"This is more evidence that childhood obesity is a serious problem," said Dr. William C. Knowler, chief of diabetes epidemiology and clinical research at the U.S. National Institute of Diabetes and Digestive and Kidney Diseases and a study co-author.
Other factors, such as cholesterol levels and blood pressure, were not significant in these deaths, the researchers noted. However, high blood pressure coupled with high blood sugar were deemed to play a role in the premature deaths.
"Children living today who are obese, who have high blood pressure or who have high blood glucose levels may be more likely to die prematurely than healthy children," Franks said.
"We do not know what the impact is of childhood obesity, hyperglycemia and hypertension on mortality rates later in life," he noted. "Nor do we know by how many years these childhood risk factors shorten life span."
But the hope, Knowler noted, is that by reducing childhood obesity you will also reduce the risk for early death.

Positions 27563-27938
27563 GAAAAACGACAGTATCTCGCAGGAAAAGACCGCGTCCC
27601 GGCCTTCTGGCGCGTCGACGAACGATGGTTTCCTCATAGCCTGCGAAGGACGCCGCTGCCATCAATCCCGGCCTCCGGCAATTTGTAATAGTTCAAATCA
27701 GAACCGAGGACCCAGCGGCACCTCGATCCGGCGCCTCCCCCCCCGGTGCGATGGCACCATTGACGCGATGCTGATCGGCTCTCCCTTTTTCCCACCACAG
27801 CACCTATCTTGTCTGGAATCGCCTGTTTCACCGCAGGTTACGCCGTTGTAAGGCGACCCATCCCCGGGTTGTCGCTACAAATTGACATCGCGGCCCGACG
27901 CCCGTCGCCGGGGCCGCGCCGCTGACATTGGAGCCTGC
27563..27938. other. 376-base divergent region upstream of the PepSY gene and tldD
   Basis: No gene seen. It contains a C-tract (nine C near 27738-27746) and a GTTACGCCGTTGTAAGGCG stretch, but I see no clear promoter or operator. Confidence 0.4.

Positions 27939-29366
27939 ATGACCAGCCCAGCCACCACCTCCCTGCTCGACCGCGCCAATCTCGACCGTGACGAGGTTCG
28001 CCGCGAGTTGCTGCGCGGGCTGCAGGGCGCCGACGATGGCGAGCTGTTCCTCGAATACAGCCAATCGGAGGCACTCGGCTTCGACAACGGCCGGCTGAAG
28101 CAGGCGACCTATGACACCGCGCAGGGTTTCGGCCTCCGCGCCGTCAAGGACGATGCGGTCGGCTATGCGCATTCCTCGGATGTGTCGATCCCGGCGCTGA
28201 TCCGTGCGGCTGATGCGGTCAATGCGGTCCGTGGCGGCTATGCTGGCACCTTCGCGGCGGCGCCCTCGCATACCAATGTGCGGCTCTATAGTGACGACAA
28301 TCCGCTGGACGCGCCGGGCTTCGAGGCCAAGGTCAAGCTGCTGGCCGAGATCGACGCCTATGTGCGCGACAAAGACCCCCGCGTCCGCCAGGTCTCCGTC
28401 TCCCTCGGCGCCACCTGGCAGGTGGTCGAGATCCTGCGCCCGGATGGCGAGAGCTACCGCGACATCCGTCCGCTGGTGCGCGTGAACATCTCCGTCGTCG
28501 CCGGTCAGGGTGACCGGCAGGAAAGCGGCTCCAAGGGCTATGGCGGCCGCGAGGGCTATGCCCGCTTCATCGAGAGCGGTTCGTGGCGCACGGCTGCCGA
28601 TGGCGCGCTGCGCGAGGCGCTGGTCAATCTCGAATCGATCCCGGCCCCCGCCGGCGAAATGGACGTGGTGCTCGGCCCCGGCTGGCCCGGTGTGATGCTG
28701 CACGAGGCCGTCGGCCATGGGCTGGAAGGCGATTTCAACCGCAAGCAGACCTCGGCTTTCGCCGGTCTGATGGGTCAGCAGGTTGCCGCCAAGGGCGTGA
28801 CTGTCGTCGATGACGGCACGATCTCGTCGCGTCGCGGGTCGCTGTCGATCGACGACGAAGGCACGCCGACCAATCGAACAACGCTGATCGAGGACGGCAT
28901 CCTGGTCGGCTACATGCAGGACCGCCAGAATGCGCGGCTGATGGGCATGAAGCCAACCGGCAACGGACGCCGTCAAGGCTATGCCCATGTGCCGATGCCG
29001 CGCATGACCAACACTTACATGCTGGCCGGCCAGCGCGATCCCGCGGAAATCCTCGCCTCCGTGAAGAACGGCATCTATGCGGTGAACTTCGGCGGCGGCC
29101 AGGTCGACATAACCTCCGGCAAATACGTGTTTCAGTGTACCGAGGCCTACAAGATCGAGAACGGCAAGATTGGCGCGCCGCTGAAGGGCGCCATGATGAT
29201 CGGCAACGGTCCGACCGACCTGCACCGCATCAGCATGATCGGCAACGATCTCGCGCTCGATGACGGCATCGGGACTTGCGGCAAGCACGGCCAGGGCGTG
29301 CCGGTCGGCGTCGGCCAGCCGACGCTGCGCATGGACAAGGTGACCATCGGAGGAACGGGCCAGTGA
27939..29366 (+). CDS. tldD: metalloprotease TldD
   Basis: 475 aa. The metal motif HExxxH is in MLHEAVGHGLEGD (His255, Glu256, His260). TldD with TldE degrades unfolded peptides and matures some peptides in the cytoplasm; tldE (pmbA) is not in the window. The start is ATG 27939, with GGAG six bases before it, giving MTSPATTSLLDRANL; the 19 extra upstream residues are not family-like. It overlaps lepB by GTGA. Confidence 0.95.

"Avoiding becoming obese is certainly better than becoming obese and then reducing weight," he said. "Once someone is obese, restoring normal weight is exceedingly difficult."
Franks added that weight loss in children is not generally recommended, especially if this involves crash dieting.
Simple ways to fight the obesity battle include eating less, reducing portion size and becoming more physically active. In addition, parents should be a model for their children when it comes to healthy eating and exercise, Franks noted.
Edward W. Gregg, chief of epidemiology and statistics for the diabetes program at the U.S. Centers for Disease Control and Prevention, who wrote an accompanying journal editorial, said that "we have seen increasing obesity in youth for a while and we've seen
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